But the deal has prompted a thinly veiled threat of sanctions from the United States, with whom India has developed close economic and military ties in recent decades.

India’s foreign ministry spokesman, Randhir Jaiswal, noted that since 2018, India has supplied 85,000 metric tons of wheat, 200 metric tons of pulses and 40,000 litres of pesticide Malathion to Afghanistan through Chabahar Port.

“The United States also has an understanding…understands the importance of Chabahar Port for continued humanitarian supplies to Afghanistan and to provide Afghanistan economic alternatives,” he said in a press conference.

“Our External Affairs Minister also spoke on this matter in several forums recently, where he said that we should not take a narrow view of this particular project, it has an important role to play as far as the region is concerned, connectivity is concerned, particularly for the landlocked countries in the area,” he added.

He also said that Russia‘s special envoy to Afghanistan, Zamir Kabulov, met with an Indian delegation led by Joint Secretary, J.P. Singh, who looks after Pakistan, Afghanistan, Iran, in the Ministry of External Affairs, essentially exchange of views on the ground and the situation and how the two countries look at the situation.

He said that they emphasized on the need to provide development assistance and humanitarian support to the people of Afghanistan.

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Nicaragua president sends letter of condolence to IEA leader after floods

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(Last Updated On: May 18, 2024)

The Afghan Embassy in China announced Saturday that the President of Nicaragua has sent a letter of condolence to the leader of the Islamic Emirate, Mawlawi Hebatullah Akhundzada, following the recent deadly floods in Afghanistan.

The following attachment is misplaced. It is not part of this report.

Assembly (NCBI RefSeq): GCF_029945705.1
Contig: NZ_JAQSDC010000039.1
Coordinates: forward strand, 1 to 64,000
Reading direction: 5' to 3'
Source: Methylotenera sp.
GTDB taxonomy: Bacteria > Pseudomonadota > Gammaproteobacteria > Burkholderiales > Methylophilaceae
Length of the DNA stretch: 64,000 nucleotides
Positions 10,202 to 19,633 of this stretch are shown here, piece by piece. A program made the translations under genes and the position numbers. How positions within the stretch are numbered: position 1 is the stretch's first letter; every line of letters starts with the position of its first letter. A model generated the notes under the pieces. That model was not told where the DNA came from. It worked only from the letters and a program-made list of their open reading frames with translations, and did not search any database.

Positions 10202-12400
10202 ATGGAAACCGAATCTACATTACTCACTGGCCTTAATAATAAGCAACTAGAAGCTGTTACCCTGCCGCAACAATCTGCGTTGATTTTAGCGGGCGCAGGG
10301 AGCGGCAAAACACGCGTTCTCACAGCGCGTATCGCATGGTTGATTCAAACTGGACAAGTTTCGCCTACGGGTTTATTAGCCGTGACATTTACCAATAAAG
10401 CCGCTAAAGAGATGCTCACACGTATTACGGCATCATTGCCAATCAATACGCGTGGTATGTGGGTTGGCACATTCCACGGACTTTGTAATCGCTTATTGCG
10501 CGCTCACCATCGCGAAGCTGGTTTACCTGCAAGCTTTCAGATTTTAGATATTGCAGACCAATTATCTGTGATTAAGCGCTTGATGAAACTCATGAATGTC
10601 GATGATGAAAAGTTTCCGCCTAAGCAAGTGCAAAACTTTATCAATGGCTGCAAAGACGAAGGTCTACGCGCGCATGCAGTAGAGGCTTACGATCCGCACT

Based on the embassy’s statement, the letter was handed over by Michael Campbell, the Nicaraguan ambassador to China, to Bilal Karimi, the Afghan ambassador to China.

In the letter, Nicaragua president, Daniel Ortega, while expressing his sympathy over the floods, expressed his interest in establishing good relations with the Islamic Emirate and cooperation in various fields.

The Nicaraguan ambassador stated that the Nicaraguan people, like the Afghans, achieved independence after a hard struggle against the colonialists, which is a common point between the two countries.

Meanwhile, Bilal Karimi, Afghanistan’s ambassador to China, has said that he will convey the condolence letter of the President of Nicaragua to the leader of the Islamic Emirate. He also assured of maintaining good relations with the country.

Karimi emphasized that all Latin American countries are important, but Nicaragua’s taking the initiative is a positive and admirable move.

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UN Doha meeting should reflect realities of Afghanistan: Iranian envoy

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(Last Updated On: May 18, 2024)

Iran’s special representative for Afghanistan, Hassan Kazemi Qomi, said in a meeting with his Italian counterpart that the next UN-convened meeting on Afghanistan should reflect the realities of the country.

Qomi said that Tehran is ready to work with Europe on the development of a comprehensive cooperation plan for Afghanistan based on the consultations it has conducted.

He added that the topics of the third meeting of special envoys on Afghanistan in Doha should be based on the realities of the region and Afghanistan.

“The actions of countries outside the region have not been useful in solving the crisis and challenges of Afghanistan so far, and if this situation continues, Europe will also be plagued by the problems,” he said.

The last meeting of the United Nations on Afghanistan was held in Doha in February this year, but it failed to achieve its primary objectives.